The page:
confirmed, see my response from Matt Cutts below. –  Jeff Atwood Dec 11 '10 at 12:14

Adding another answer because I got a definitive response from Matt Cutts on this:

rel=canonical does work across domains, but it acts basically like a 301 [redirect], so the target site's pages would go straight to your site in Google. Any site using your content would basically be wiped out of the search engines.

Like Matt says the best way to think of rel=canonical is as a 301 permanent redirect.

Thus, requiring cross-domain rel=canonical as a set of attribution terms would be like asking them to 301 redirect to you! Ouch. :P

Knowing this, it is clear that rel=canonical is intended only for use on sites you personally have control over -- like when you move domains and you need one domain's content to replace the other.

share|improve this answer

My research indicated that requiring a link back -- and that the link NOT be nofollowed -- was by far the most important criteria.

If the "syndicating" site does not attribute the content with links back to the original that are valid for search engines to follow, search engines have a much harder time tracing where the content originated, and must apply complex "find duplicate text content across the whole of the internet" heuristics.

I'm not sure any more than that is necessary.

Related Matt Cutts video

http://www.youtube.com/watch?v=x8XdFb6LGtM

Matt said that it would be a good idea to use rel="canonical" to point back to the page where the article originated - just as he has often suggested that syndicated articles include conventional links (ie. an <a>nchor tag) pointing back to the original article.

Bear in mind that canonical isn't just slapping rel="canonical" on an <a> tag; it's more like this:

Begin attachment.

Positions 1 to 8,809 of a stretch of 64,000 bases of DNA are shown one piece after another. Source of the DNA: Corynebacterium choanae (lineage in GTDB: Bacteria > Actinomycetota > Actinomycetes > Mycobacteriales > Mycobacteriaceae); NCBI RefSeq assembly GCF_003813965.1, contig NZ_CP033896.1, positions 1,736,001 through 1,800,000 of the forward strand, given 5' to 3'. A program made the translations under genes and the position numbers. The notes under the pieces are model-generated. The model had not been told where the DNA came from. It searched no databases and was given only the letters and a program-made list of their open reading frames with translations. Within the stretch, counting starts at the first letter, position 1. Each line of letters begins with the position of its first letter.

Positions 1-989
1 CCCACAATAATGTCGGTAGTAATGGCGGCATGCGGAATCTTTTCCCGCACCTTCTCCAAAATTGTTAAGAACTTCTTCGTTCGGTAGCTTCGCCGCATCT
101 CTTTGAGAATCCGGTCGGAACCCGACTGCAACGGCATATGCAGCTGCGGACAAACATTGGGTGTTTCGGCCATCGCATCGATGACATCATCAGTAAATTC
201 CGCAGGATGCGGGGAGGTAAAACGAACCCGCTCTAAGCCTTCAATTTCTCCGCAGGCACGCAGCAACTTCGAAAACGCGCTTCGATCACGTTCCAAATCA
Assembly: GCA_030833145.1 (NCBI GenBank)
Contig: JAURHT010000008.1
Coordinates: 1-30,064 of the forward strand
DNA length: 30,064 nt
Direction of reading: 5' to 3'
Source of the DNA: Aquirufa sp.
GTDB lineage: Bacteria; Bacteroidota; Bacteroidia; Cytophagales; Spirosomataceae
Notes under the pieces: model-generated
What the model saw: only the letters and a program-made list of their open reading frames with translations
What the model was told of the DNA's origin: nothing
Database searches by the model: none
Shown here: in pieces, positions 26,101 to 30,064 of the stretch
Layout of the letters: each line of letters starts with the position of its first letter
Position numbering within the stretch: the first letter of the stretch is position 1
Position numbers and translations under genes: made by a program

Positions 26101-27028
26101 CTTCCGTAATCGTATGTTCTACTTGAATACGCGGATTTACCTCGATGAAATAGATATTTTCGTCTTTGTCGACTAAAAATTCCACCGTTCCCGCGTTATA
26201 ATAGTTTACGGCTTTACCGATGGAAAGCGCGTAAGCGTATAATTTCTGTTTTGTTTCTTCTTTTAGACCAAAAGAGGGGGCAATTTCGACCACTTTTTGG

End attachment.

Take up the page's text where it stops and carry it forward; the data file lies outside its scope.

<html>
    <head>
         <link rel="canonical" href="http://example.com/foo">
    </head>
...

So it requires a different sort of work, you have to modify each page header. I'm not sure many of these "syndicators" will have that level of control versus a simple link (sans nofollow!) back to the source.

share|improve this answer
    
I'd also suggest reading Jeff's blog entry on this topic, Defending Attribution Required - blog.stackoverflow.com/2010/08/defending-attribution-required –  Scott Mitchell Oct 9 '10 at 22:24
    
@scott note that we did not originally require a followed link, but we changed that because Google's spider was missing stuff that was in our data dump some of the scrapers use ... and a missing link that is nofollowed does not help put it back in Google's index! –  Jeff Atwood Oct 11 '10 at 6:14
    
@Jeff: On a slight tangent, one thing that has bugged me is that links in a Stackoverflow answer have rel="nofollow". Shouldn't users with a certain rep get the benefit of no rel="nofollow" to the links they post? –  Scott Mitchell Oct 14 '10 at 18:30
    
@scott the website field in your profile, across any Stack Exchange website has the nofollow removed at 2k rep as a courtesy. –  Jeff Atwood Oct 14 '10 at 19:04
1  
@Jeff, I'm talking about the links in a Stackoverflow answer. For example, if I do a view/source on this very page I see the links in your answer (such as the one to YouTube) have rel="nofollow". I presume this is to dissuade spammers but at the same time it seems like you're missing an opportunity to improve the relevancy of search results for others, not to mention not "giving credit" (in Google's eyes) to the person who wrote the article/blog entry/etc. that is being linked to. –  Scott Mitchell Oct 14 '10 at 19:50

Your Answer

 
discard

By posting your answer, you agree to the privacy policy and terms of service.

Not the answer you're looking for? Browse other questions tagged or ask your own question.